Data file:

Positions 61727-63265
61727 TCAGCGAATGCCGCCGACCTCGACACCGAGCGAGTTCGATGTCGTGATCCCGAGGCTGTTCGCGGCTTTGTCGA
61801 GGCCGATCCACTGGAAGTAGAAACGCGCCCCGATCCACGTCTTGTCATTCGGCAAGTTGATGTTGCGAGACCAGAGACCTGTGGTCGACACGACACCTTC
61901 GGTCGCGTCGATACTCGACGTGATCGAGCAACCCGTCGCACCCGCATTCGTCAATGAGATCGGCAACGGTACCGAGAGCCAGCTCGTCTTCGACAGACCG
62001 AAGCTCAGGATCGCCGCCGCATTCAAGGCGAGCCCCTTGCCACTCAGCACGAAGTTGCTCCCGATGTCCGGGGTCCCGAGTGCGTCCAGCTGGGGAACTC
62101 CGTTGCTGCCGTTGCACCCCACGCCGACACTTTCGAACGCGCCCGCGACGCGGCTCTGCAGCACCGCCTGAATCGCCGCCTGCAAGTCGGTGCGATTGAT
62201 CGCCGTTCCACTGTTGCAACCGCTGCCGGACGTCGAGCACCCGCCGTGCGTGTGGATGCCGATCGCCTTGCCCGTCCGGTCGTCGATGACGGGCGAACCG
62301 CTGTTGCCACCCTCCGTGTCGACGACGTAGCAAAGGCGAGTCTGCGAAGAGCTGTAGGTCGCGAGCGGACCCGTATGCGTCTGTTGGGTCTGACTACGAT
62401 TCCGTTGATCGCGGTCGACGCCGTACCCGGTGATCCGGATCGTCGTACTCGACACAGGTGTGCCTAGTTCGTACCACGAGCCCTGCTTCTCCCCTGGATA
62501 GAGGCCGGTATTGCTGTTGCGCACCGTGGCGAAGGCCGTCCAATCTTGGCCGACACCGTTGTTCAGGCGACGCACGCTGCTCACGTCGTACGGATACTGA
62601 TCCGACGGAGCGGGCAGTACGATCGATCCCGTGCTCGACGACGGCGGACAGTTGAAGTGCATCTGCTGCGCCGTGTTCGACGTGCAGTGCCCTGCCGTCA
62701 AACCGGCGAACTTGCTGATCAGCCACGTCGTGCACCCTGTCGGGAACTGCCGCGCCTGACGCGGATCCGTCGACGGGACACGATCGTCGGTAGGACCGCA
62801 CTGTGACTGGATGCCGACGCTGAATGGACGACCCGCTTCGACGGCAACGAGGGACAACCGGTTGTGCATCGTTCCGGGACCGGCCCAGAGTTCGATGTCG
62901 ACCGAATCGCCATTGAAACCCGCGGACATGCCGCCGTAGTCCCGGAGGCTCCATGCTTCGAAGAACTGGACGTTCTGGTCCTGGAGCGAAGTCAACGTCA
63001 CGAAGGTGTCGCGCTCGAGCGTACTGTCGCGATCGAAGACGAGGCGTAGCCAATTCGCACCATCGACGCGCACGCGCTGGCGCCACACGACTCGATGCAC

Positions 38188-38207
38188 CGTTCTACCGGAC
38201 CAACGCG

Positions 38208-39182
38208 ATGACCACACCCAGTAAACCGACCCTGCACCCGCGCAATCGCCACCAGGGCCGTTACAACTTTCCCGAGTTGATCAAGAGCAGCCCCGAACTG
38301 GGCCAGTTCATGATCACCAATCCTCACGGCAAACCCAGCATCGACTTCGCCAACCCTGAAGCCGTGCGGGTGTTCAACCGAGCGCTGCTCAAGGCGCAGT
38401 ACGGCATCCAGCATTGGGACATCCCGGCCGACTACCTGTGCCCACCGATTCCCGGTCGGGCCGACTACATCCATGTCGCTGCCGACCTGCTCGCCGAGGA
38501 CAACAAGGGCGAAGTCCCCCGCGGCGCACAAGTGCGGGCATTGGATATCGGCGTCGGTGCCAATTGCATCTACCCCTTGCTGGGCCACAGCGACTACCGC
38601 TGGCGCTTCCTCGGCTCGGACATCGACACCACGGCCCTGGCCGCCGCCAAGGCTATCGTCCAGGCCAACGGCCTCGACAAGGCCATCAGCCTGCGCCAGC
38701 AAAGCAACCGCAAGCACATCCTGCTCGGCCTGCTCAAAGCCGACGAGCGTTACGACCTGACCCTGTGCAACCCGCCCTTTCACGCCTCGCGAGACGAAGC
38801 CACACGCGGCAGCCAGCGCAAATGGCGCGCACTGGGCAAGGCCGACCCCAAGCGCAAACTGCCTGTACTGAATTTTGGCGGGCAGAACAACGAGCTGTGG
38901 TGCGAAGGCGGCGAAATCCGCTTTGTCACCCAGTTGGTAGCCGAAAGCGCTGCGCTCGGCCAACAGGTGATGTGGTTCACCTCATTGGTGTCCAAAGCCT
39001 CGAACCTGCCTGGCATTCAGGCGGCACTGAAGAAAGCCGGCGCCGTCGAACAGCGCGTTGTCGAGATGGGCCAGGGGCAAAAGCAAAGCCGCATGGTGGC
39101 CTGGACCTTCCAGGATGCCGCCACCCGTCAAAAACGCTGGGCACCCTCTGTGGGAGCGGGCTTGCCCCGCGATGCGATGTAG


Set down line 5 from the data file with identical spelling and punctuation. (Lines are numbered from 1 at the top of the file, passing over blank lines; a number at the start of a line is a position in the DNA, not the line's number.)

62001 AAGCTCAGGATCGCCGCCGCATTCAAGGCGAGCCCCTTGCCACTCAGCACGAAGTTGCTCCCGATGTCCGGGGTCCCGAGTGCGTCCAGCTGGGGAACTC